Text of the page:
I should also mention that dating back to the fin-de-siècle, I have been a Linux user. Although I have occasionally strayed away, for most of the time, Linux computers have formed the core of my computing infrastructure. In Linux, I can do what I want to do, rather than simply obey the instructions of other OSes. In recent years, I converted from the Fedora sect to become a Debian adherent, and I have been very satisfied with that choice.
Still, the computer I bought was NOT a Developer’s Edition, but a new Windows 10 machine. In the past, I have usually put Linux onto either very standard or slightly older hardware, and didn’t have FEAR that it would not work. My working laptop recently has been a leftover 2010 Macbook Pro running Debian only, and it has no real issues, but it is running hot and noisy. Since this XPS laptop was brand new with the latest technology, I have to confess that for a moment or two I even considered leaving Windows on the machine and using it in dual boot mode. But two minutes in Windows 10 erased any of those doubts. Seriously, why would anyone voluntarily remain in that depressing environment if they had the possibility of escape?
So, I committed to putting Debian on the machine as its sole operating system, and began Googling to get ready. I learned that the Dell-rebranded Broadcom wireless card was not being supported, except in bleeding edge kernels, and was not very good anyway. And also that Intel wireless cards worked easily with Linux. Thanks to Dell, because they put a wonderful service manual online and don’t mind users operating on their own hardware (unlike the fruit-themed gadget company). I ordered an Intel Wireless card. Due to a bit of carelessness, I picked a 9260 instead of the 9265 model. The 9265 is supported natively in the kernel, whereas the 9260 requires a download of Intel proprietary drivers [more on this later]. But, in spite of my nerves, popping open and disassembling my brand new laptop was a piece of cake, and it went back together just as good as new. I am liking Dell from the hardware perspective.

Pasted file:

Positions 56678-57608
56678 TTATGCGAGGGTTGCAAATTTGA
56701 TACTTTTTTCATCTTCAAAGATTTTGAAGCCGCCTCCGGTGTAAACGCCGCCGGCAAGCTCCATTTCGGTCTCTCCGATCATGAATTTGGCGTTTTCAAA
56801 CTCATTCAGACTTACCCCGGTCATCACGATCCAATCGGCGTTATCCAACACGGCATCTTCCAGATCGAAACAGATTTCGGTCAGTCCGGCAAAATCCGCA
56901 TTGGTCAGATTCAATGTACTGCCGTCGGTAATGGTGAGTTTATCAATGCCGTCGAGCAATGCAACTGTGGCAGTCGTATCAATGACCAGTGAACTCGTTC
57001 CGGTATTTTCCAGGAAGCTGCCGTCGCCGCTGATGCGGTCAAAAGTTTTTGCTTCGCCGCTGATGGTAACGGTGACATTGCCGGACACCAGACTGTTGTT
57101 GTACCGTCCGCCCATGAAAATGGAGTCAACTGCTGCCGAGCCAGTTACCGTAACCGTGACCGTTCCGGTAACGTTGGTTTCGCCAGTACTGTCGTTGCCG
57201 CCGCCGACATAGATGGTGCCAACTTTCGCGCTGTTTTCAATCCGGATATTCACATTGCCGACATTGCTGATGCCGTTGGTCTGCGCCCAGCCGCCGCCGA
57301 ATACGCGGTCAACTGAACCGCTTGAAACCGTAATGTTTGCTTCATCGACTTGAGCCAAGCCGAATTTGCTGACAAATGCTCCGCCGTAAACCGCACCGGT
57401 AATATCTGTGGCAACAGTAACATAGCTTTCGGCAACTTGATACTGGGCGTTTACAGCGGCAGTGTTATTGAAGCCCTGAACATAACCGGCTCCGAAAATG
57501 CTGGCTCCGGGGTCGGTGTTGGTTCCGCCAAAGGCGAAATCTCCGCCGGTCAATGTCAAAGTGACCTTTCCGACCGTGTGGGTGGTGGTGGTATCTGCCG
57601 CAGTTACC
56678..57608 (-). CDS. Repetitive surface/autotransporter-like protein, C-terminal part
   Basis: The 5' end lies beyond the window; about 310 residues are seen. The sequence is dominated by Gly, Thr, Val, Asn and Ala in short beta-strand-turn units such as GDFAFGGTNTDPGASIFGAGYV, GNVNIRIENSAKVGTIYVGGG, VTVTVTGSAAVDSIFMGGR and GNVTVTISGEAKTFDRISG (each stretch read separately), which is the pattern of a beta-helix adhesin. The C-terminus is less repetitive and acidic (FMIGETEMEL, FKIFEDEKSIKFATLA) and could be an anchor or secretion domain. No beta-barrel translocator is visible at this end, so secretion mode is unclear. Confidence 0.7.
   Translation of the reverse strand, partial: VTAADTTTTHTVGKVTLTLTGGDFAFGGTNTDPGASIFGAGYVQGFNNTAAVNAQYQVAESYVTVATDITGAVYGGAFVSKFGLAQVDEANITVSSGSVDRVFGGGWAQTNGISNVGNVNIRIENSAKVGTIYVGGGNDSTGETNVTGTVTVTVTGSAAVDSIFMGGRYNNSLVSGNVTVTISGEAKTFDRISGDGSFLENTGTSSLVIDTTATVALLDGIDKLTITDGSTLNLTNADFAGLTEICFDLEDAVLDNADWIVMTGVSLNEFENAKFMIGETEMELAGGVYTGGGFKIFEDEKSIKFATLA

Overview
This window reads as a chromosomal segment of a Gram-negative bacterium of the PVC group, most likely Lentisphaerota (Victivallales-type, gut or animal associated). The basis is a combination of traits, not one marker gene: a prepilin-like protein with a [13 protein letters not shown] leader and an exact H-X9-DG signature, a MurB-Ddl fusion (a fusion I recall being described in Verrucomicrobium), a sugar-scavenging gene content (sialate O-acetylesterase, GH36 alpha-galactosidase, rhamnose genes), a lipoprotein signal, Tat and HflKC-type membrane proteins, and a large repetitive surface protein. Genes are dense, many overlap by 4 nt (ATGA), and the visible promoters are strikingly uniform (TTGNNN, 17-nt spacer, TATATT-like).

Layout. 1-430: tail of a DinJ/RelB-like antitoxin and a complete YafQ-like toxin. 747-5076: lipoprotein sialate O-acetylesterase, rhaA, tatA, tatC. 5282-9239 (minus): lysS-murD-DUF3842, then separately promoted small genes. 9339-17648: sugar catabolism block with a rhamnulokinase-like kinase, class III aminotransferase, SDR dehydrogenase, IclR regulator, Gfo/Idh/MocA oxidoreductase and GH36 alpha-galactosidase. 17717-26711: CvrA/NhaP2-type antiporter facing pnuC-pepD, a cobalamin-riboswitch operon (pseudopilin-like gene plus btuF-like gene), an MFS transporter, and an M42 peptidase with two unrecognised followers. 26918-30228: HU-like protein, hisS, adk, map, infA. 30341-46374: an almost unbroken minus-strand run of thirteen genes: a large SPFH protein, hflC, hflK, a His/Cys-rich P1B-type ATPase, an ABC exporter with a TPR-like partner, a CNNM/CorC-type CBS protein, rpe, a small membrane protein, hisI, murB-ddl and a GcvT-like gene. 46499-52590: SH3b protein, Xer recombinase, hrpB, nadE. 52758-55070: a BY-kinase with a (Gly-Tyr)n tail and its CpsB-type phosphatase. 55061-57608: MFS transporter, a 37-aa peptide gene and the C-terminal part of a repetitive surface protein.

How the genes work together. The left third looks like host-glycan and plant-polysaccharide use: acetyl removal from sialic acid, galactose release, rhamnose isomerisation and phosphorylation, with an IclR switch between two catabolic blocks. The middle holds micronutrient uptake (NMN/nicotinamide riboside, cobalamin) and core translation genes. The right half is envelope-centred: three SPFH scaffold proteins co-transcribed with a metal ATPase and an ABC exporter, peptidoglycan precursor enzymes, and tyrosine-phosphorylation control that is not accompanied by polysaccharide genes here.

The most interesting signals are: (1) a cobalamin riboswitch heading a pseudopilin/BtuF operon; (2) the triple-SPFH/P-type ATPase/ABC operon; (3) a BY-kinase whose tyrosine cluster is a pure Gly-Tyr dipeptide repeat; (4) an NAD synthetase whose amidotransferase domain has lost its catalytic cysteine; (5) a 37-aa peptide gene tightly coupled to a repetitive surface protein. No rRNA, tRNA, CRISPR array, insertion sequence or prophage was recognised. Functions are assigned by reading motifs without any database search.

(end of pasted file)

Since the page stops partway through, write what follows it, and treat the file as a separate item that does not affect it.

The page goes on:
Then, I prepared a USB boot stick to install Debian 8 (Jessie). So, I had to fidget about a bit with the UEFI/BIOS settings to get the Dell to want to boot from the stick, but eventually made it happen. Then I went through a couple of abortive installation attempts because of the aforementioned wireless drivers, which needed to be loaded from a second USB stick. I am sorry I can’t really document it completely here, but only more fiddling until I found the right combination that would recognize one USB as the boot media and one USB as the supplemental driver files allowed me to proceed. During that phase, I began to worry that I had gone too far by buying a slim fancy device without an ethernet port, but I survived. I would still lean towards getting a computer with a real ethernet port in the future though, just for safety. Turns out the Linux drivers for the USB-C to Ethernet are reported to be fussy too.